By Helen Morgan
Pancake Day, or Shrove Tuesday, the day on which pancakes are traditionally eaten, falls on the 25th February this year. It is the day before Lent, which runs from Ash Wednesday to Holy Saturday with the forty days in between being devoted to fasting and penance.
Pancake Day was originally a way of using up food before the long fast began. The word ‘shove’ has its origins in the archaic language of the Roman Catholic church with the word ‘shriven’ meaning to have ones sins forgiven.
The humble pancake predates Christianity however, having been around since ancient times. Known as ‘Alita Dolcia’, meaning ‘other sweet’, the first pancakes were made from a mixture of eggs, flour, milk and spices and were cooked in the open on hot stones.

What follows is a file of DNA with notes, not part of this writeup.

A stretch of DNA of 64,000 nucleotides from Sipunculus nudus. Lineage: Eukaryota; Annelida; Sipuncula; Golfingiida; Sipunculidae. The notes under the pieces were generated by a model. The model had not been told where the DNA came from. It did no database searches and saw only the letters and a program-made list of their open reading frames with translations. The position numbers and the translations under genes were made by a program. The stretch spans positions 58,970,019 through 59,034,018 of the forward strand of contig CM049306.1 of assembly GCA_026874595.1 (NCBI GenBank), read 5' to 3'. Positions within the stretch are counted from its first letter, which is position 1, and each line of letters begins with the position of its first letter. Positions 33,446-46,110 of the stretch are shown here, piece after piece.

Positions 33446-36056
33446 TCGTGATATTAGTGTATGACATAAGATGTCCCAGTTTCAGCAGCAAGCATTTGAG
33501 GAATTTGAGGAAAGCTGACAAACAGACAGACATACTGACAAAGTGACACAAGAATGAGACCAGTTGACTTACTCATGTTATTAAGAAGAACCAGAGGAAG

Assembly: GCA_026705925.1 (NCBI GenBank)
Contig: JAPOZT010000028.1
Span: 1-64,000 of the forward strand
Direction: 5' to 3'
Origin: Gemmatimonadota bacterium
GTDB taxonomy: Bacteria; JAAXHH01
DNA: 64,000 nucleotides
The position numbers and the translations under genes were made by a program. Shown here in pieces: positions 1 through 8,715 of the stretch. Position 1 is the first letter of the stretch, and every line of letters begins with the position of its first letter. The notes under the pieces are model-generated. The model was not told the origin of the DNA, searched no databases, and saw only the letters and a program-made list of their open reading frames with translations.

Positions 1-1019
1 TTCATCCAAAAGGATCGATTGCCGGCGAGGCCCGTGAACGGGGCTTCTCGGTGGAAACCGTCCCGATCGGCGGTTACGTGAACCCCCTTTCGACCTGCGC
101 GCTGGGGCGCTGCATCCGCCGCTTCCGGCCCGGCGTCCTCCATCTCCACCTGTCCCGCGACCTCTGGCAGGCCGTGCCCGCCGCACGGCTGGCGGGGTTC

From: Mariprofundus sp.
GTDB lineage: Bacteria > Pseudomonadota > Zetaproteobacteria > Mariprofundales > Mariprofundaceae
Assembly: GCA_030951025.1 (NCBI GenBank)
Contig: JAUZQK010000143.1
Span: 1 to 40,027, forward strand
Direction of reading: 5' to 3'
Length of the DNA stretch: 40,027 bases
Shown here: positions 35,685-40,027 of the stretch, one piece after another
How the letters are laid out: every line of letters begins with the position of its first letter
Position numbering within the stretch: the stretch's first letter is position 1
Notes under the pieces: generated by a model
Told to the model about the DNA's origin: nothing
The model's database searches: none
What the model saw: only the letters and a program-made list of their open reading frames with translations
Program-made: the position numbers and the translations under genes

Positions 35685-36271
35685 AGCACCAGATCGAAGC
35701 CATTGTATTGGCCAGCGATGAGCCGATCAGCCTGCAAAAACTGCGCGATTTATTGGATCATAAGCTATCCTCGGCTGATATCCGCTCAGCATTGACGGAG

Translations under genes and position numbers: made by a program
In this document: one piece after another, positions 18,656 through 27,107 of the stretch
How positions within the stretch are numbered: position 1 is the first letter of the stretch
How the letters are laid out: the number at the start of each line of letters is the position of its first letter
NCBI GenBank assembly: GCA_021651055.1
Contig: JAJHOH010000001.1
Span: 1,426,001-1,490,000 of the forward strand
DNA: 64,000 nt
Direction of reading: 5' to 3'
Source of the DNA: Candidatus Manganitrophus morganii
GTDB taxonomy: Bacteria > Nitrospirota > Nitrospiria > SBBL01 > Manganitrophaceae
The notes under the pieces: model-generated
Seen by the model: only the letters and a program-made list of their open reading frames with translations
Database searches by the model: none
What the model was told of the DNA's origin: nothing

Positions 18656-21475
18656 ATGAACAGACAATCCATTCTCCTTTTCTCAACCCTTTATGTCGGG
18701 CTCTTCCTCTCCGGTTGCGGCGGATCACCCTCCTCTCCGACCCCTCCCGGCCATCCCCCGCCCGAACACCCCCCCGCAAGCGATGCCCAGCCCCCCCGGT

In the early 15th century, the first pancake recipe appeared in England. In addition to the three basic ingredients we use today (flour, eggs, butter) honey or sugar was added.
Made by the native Indians, the first American pancakes were called ‘nokehick’ meaning ‘it’s soft’.
The early settlers made pancakes from cornmeal and called them Indian Cakes while the Dutch substituted buckwheat for cornmeal and called them Buckwheat Cakes. It was the English settlers who introduced Pancake Day, previously known as Shrove Tuesday, to the United States.
In the 18th Century, American pancakes were called Hoe Cakes because they were cooked over an open fire on the blade of a hoe. It wasn’t until the 19th century that the word ‘pancake’ came into general usage.